This chapter of David Hackett Fischer’s book Albion’s Seed focuses on the migration of men and women from North England for the backcountry of Appalachia. This period of migration took place among 1717 and 1775. Even though this immigration happened more than many years, about two thirds of the people travelling from England arrived in the decade from 1765-1775 (605-608). Yet theses Uk settlers are not alone. 1000s of immigrants overloaded American shores coming from Upper Ireland, and Scotland. A surprisingly large amount of these new arrivals had been female, having a gender percentage of about 149 males to each 100 females coming out of Scotland in the 1770’s (610). Since these immigrants came from many European regions, there was a various mixing of ideas as they came together in the usa. Fischer analyzes the “folkways” (cultural traditions and societal values) of those migrants plus the integral results they had upon backwoods Appalachian culture and American contemporary society as a whole.
The folkways of these backcountry colonists were complicated and multilayered, yet Fischer summarizes them and draws cable connections between them in a way that paints a image of just how this back country society performed. From their tips on along with marriage to their ideas on rank, electric power and religious beliefs their folkways created a exclusive societal environment that helped shape the ongoing future of American traditions. Like a great many other societies, all their religious suggestions penetrated all other areas of their culture. These types of backwoods church buildings were less inclined to take the seriously structured parishes with founded clergy that many other British colonists employed as a means of worship. But these country persons still that they held small to their spiritual beliefs that were an integral part of their particular culture (703).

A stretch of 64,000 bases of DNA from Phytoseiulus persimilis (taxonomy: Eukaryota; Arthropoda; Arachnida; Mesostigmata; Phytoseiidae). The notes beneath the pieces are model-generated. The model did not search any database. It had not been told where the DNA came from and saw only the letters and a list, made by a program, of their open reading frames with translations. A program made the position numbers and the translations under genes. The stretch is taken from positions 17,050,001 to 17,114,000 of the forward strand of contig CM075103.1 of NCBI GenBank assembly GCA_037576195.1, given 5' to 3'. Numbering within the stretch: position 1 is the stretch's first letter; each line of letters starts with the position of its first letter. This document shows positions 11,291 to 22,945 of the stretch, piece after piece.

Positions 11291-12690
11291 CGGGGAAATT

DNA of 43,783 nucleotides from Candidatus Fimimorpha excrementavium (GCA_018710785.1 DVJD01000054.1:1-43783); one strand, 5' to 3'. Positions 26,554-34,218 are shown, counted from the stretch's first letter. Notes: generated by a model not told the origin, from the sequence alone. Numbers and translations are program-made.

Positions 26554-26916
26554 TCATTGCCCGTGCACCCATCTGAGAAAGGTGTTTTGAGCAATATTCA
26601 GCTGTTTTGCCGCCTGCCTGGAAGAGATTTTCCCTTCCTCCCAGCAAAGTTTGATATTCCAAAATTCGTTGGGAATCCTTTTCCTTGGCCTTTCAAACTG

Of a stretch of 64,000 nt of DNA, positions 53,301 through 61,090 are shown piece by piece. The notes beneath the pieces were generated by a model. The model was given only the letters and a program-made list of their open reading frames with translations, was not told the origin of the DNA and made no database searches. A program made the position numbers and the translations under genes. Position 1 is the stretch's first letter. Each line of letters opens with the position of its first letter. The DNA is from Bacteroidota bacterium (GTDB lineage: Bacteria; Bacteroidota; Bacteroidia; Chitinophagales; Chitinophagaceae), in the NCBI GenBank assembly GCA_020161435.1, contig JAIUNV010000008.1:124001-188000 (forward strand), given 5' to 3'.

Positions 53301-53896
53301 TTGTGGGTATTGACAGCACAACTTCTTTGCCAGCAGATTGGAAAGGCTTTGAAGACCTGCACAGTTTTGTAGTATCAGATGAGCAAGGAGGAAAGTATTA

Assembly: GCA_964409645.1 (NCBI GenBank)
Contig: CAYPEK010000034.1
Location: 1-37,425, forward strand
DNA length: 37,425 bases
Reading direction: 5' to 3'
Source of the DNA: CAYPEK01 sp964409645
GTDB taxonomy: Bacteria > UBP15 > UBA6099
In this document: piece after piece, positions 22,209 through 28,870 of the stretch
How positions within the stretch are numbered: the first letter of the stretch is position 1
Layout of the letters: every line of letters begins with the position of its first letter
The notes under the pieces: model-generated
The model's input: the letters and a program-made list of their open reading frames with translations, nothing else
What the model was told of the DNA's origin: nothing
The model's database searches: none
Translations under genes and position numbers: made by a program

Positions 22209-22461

Mainly because these foreign nationals came from various backgrounds, there was many faith based denominations represented during this time, and their religious ways were the foundation for their society during this time in colonial background. Presbyterians specifically made their particular mark in these Appalachian areas of America during this time. Though their values were firmly biblically structured, religion and superstition typically became ambiguous together in these backwoods societies. People became obsessed with the idea of sorcery and witchcraft, much of which is still being practiced during these areas of America in modern times. Folklore about witches and goblins living in the forest became as easily believable as Bible stories themselves (709). This kind of mixture of faith based and irrational ideas that began with these early on settlers remains to be alive and well today in many backcountry societies.
The flood of foreign nationals moving from Northern Great britain, Northern Ireland in europe and Scotland to backwoods America in the span of almost 60 years brought new lifestyle and diversity towards the American ethnic landscape. With them they brought all their folkways and traditions, which are heavily inspired by their religious ideas ones own the case in most societies. Fischer’s analysis of this flood of recent American arrivals gives clearness to a challenging mix of folkways coming from a number of regions in the uk. He talks about how they came together and create a new world of their own as they tamed the wild hill country of America. Their very own influences could be seen during these Appalachian areas of America today, and their folkways forever improved the future of American society.